Saturday, November 5, 2011

Book Review: Lighting Essentials by Don Giannatti

That age old saying, I believe, goes something like this: "Give a man a fish and he eats for a day. Teach him  to fish and he eats for a lifetime". This concept is often lost when it comes to photography books. There are countless step-by-step books on the subject of photography at any given bookstore which essentially give you a fish. They show you how to do one particular thing or a given lighting setup. These books are very efficient at teaching people that one thing, but as soon as your clients get tired of that "thing", well... you have to buy the next book to learn that "other thing". Maybe that is the point; keep them coming back for more. It's good for business right?

Well, Don Giannatti is not one to sacrifice teaching to make a quick buck. I have taken two of his workshops and they are definitely the best bang for the buck workshops you will find anywhere. Don's workshops are on the low end of the cost scale compared to his peers, but he goes all out to teach you everything you need to know to start venturing out on your own. I guess that makes him a teacher first and foremost! Sounds like just the right guy to write a book on photography right?

Right!!



Don follows the same principles he applies to his workshops in this book. The language is easy to understand, tone is entertaining and conversational. He strikes a very good balance between theory and practical applications of that theory. The images used throughout the book were chosen not to show-off his own portfolio of best images, but to best illustrate the concepts he is trying to get across. This is classic Don Gianatti, when he is teaching photography it's never about him. It's about you. As it should be.

This book focuses on his concept of subject-centric lighting. Rather than taking a particular lighting setup and then seeing how your subject will look in that light, Don's approach works it the other way around. How do you want your subject to look? What kind of lighting do you need to make it look like that? It's a subtle shift in the way you think about making images, but this way of thinking frees you from your lighting gear and gets you to focus on the image you want to create. After all isn't that the end goal? Do you send your clients a list of the gear you used on a particular shot? Of course not. It's not important. They care about the final image. By thinking from the subject out, you disassociate yourself from the equipment and essentially go back to basics. In fact, the book hardly discusses specific gear. It does go into the quality of light produced by umbrellas, softboxes, beauty dishes, etc... as this is critical information to know, but mostly the discussion is generalized. He focuses more on the quality of the light needed to produce a desired effect on the subject.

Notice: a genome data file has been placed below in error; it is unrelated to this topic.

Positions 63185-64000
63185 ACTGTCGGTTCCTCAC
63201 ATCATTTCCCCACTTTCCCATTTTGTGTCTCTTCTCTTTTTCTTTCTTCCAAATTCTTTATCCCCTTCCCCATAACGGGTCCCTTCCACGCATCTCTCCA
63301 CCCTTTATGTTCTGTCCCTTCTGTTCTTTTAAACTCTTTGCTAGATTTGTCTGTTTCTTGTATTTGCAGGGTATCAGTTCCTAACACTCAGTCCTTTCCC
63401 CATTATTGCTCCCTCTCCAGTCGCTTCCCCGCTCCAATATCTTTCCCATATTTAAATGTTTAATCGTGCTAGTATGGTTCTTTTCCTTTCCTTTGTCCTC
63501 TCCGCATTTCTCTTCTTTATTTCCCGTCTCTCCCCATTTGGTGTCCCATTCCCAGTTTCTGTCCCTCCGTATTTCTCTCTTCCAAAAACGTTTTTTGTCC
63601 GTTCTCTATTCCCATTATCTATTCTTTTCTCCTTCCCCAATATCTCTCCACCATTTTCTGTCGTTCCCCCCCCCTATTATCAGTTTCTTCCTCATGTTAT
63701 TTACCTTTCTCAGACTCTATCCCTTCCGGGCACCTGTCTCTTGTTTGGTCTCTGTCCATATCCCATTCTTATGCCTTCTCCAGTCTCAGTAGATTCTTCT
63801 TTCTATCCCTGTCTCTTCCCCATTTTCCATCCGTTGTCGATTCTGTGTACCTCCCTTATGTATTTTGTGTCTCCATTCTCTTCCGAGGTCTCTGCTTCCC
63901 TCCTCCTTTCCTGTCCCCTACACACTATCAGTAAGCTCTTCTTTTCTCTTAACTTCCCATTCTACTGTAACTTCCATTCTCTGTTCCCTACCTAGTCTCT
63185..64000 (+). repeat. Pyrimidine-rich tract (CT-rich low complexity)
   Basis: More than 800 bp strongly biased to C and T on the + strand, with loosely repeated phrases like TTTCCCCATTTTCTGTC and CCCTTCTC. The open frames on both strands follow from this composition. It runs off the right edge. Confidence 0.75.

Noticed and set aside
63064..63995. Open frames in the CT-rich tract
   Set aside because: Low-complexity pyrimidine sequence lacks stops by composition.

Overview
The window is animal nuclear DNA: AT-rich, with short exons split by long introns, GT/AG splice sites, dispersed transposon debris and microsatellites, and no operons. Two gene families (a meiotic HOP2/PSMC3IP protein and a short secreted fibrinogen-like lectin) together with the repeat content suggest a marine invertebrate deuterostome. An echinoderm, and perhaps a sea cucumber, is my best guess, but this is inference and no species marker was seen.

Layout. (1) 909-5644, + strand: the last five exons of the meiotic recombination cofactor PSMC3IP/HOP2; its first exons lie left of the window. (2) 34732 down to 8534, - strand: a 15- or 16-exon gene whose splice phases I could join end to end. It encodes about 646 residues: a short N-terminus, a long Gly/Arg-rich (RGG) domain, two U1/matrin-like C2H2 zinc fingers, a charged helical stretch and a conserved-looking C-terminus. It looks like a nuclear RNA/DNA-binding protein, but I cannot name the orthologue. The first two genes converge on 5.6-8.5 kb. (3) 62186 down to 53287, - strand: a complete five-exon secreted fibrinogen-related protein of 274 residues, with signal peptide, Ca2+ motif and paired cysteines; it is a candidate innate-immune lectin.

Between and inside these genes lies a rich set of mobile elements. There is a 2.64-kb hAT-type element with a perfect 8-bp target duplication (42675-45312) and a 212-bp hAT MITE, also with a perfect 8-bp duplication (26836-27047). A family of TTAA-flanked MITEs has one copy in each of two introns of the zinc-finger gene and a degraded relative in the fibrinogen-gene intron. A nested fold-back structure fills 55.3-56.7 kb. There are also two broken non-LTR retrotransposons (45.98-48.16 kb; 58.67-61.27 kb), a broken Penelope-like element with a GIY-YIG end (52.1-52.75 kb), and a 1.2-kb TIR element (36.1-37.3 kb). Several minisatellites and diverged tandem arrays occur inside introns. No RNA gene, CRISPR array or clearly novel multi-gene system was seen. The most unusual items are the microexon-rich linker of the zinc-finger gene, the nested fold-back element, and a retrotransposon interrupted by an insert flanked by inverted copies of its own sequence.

Another key concept of subject-centric lighting discussed in the book is pre-visualization. You must be able to picture in your head the shot you want, before you shoot it. This is something you can practice and Don goes over the process of developing this critical skill. One way is to go over this check-list to determine why you want to make this picture in the first place? What's interesting about it? It not only gets you to imagine the final image in your head, but also will improve your composition skills by getting you think about what's important and not important to include in the shot.

I would say that if you are an absolute beginner who just picked up you first SLR camera, this book is not for you. Don does not go deep into the basics of photography or off-camera lighting. He assumes you already have a basic understanding of the gear. He does go fairly deep into the basics of exposure and the relationship between aperture, shutter speed, and ISO, but again it's a good balance between theory and the practical applications of that theory. You will get more out of his discussion on exposure, if you already understand the basics as he focuses more on what are the trade-offs rather than how it works. What do you give up by increasing ISO instead of opening your aperture and vice versa?

What I liked the most about this book is that it never loses sight of the main philosophy it's trying to get across. Find your purpose, visualize an image that serves that purpose and build your lighting to create that image. The book, more than anything, gets you to start thinking before pressing the shutter button. Don gives you all the skills you need to produce any image you can imagine. By not making the book about specific gear or specific techniques he really opens the door for you to create your own vision.

I highly recommend this book for anyone wanting to take their photography to a new level or just in a new direction.

Don Giannatti's Lighting Essentials book is available through Amazon here.